Australia, the oldest and most eroded continent, offers very old and complex soils with tremendous soil variation from region to region, including variations within the regions themselves. There are also regions with younger soils made up of sand and limestone and many areas of volcanic origin.
Australia is not at cool latitudes, therefore large parts of the north are tropical and the centre is hot and dry and not suited for wine grape cultivation. However, cool climate regions do exist due to the impact and influence of altitude and the surrounding oceans, resulting in the south east and south west of the country being the most viable for wine production. These areas have cool to warm Mediterranean climates.
Heat and humidity were a problem for the initial, failed plantings of vines that first arrived in Australia in 1788. However, other settlers were able to later successfully cultivate winemaking grapes, and by 1805 significant vineyards were established near Parramatta and near Camden by 1820.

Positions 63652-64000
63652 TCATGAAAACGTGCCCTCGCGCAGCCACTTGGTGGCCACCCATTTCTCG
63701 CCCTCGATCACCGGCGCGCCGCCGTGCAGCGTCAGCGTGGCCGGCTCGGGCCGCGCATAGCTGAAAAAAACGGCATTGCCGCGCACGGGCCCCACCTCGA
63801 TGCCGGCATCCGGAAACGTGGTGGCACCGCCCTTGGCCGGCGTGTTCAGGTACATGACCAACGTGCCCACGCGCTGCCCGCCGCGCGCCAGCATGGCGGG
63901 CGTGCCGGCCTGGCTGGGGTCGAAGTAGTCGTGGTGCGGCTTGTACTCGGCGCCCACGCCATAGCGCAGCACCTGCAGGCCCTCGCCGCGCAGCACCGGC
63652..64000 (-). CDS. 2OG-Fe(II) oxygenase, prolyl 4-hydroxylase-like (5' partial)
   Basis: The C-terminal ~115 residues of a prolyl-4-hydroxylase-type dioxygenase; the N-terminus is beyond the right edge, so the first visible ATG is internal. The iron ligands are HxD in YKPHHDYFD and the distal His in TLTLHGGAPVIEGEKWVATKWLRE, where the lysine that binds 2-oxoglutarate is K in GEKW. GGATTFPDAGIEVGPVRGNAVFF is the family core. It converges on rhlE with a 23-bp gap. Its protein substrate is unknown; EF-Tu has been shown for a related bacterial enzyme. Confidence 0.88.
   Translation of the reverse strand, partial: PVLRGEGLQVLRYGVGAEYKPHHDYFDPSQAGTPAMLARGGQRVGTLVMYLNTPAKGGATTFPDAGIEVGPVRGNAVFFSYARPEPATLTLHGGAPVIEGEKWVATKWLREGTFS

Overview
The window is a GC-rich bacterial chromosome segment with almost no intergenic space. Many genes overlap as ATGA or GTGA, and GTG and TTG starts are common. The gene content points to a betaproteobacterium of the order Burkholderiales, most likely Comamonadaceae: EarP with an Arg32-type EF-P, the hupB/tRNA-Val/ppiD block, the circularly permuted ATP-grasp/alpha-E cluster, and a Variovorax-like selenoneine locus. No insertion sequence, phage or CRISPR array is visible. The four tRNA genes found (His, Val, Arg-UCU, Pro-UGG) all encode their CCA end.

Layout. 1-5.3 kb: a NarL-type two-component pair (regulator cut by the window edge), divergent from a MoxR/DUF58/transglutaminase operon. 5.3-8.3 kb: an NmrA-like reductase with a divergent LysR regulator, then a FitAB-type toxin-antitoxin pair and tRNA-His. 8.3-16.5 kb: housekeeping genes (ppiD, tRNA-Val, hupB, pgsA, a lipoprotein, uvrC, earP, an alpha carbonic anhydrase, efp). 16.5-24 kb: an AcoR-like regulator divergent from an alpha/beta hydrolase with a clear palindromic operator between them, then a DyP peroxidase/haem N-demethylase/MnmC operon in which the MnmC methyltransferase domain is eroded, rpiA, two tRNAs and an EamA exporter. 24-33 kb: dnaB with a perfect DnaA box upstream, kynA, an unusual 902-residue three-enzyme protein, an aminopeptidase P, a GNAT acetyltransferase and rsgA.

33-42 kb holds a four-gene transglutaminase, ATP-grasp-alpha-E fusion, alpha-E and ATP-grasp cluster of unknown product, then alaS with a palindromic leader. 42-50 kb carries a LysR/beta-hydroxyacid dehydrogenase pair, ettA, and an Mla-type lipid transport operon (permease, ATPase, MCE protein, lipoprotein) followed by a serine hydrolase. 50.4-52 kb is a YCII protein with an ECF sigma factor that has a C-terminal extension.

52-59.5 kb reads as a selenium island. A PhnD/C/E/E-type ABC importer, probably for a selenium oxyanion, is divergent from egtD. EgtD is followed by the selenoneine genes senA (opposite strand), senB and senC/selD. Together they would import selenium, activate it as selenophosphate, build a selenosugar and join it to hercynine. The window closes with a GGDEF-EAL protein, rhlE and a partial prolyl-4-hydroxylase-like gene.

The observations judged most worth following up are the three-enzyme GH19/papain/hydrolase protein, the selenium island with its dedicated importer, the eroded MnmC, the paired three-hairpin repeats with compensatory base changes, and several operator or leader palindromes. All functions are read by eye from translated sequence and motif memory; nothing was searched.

Many of Australia’s old vines can trace their history to the original Busby collection of 1831, when James Busby went to Europe to collect and bring back 650 varieties, of which 362 survived the trek. This, in part, led to commercial viticulture being established in most states by 1850.
Until the late 1970s, Australian wine production consisted largely of sweet wines, though not exclusively. Now Australia grows over 100 different grape varieties, some of the most significant being Chardonnay, Riesling, Semillon, Muscat, Shiraz, Grenache, Cabernet Sauvignon, and Pinot Noir.